We might think that, on balance, Lincoln did the better thing by unleashing the massive destruction of a Civil War to prevent States from exercising their right to leave the Union — but we have to accept that he acted illegally and unconstitutionally in so doing.

  23. Whatever effect democracy has had on civilization will be confined to a little more than the last 200 years. None of the supposed democracies before ours would qualify if the definition of democracy included extending the franchise beyond a small, mostly hereditary oligarchy. It wasn’t until well into the 19th century that a British MP couldn’t fit all the men entitled to vote for him in a dinning room and know each personally.

    So you could argue that civilization got along for millennia without democracy. Of course, civilization before democracy also included a great many features that we would find rather distasteful.

  24. Gavin, nobody had any controlling legal authority. Lincoln was the properly elected chief executive, who had to deal with a sudden crisis manufactured by a small clique of Democrat politicians who arrogantly assumed that their own power was God’s will, and that they held the world economy in a stranglehold.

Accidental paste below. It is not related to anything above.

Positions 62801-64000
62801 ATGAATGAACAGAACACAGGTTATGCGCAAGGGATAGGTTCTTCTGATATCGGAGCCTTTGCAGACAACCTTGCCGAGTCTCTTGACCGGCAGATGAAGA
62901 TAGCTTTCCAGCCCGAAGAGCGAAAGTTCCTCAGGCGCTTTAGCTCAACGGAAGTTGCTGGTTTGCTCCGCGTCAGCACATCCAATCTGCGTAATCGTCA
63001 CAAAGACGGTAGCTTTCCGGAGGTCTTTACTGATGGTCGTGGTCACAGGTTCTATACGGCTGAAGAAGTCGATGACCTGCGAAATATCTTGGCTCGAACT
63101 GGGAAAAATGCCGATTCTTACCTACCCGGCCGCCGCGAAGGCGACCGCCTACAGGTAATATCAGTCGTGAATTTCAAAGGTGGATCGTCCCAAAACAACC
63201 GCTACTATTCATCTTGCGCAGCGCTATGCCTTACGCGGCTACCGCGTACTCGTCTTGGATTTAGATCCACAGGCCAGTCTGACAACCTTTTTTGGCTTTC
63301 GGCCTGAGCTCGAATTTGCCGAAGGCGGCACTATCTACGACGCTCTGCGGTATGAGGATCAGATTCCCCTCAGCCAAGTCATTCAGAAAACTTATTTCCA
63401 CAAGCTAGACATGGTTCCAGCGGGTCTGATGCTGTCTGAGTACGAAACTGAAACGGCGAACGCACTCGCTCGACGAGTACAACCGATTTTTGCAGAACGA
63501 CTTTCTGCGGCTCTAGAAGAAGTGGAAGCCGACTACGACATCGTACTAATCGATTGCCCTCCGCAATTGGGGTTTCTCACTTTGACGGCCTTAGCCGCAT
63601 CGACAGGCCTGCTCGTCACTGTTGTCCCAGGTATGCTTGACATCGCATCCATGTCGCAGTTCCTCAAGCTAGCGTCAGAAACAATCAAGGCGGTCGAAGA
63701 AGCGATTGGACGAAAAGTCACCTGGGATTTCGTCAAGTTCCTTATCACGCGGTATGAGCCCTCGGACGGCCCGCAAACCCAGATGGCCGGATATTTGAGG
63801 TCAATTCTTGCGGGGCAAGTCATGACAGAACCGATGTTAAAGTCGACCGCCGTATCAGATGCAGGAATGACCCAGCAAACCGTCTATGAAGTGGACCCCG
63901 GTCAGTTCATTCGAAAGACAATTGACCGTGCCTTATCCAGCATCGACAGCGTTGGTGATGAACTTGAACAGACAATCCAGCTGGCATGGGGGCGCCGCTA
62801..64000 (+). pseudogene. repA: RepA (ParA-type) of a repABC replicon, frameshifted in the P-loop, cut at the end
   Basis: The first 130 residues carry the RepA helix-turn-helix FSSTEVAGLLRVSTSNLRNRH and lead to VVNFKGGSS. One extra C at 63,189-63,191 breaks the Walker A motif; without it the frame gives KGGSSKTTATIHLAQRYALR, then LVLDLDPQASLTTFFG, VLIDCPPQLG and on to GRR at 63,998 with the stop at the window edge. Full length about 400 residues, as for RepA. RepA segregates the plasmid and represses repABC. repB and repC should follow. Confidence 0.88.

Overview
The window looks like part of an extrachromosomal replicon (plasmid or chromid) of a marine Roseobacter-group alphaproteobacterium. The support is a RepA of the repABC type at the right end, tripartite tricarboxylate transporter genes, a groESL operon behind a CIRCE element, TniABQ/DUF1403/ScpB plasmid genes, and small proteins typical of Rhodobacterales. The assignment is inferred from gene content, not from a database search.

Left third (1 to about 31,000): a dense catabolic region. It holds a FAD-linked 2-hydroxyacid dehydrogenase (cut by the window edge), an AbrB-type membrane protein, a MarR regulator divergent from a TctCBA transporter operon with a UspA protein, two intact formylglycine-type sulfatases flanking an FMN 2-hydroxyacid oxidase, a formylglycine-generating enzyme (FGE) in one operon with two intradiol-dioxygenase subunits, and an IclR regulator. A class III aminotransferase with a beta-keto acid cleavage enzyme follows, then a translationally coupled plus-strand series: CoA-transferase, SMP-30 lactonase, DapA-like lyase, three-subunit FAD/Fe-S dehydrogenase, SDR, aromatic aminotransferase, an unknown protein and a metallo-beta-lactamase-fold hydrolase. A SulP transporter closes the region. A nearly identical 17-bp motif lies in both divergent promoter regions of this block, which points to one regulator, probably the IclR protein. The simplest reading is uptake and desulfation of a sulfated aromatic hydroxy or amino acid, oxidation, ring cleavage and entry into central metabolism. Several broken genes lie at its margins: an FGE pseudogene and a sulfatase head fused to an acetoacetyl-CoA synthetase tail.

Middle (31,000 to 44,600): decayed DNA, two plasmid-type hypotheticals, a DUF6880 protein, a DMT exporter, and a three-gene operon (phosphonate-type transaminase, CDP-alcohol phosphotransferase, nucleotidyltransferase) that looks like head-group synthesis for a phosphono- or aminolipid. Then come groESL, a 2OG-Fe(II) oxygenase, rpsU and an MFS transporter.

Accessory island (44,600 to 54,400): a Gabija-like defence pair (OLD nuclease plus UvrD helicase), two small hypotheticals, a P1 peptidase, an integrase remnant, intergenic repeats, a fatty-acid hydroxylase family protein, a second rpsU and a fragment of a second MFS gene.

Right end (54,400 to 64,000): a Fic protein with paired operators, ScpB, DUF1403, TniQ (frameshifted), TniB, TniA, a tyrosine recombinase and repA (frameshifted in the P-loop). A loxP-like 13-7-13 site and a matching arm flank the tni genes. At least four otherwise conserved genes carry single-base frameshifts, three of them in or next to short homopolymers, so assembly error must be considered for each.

I’ll come back later. Dinnertime.

  25. Reading the Federalist Papers, and all of the other documents surrounding the Founding, one rather gets the impression that the whole issue of succession was one that they sort of intentionally avoided, maybe on the theory that if they didn’t enumerate the details, it would never occur to anyone to actually, y’know… Try it.

    I think the original sin of the whole thing was trying to bolt together such disparate pieces into one country. The majority of the South was founded and run by scalawags, wastrels, and failed aristos from the bits and bobs of Merrie Olde Englande that Cromwell and the Parliament types threw out of power, and the New England states were founded and run by the people who’d mostly thought that the people throwing out the aristos hadn’t gone quite far enough. I think we’d have been better off either not trying to weld the whole thing together, or biting the bullet and doing away with slavery from the get-go. Either route would have been preferable to the festering mess we did make of things.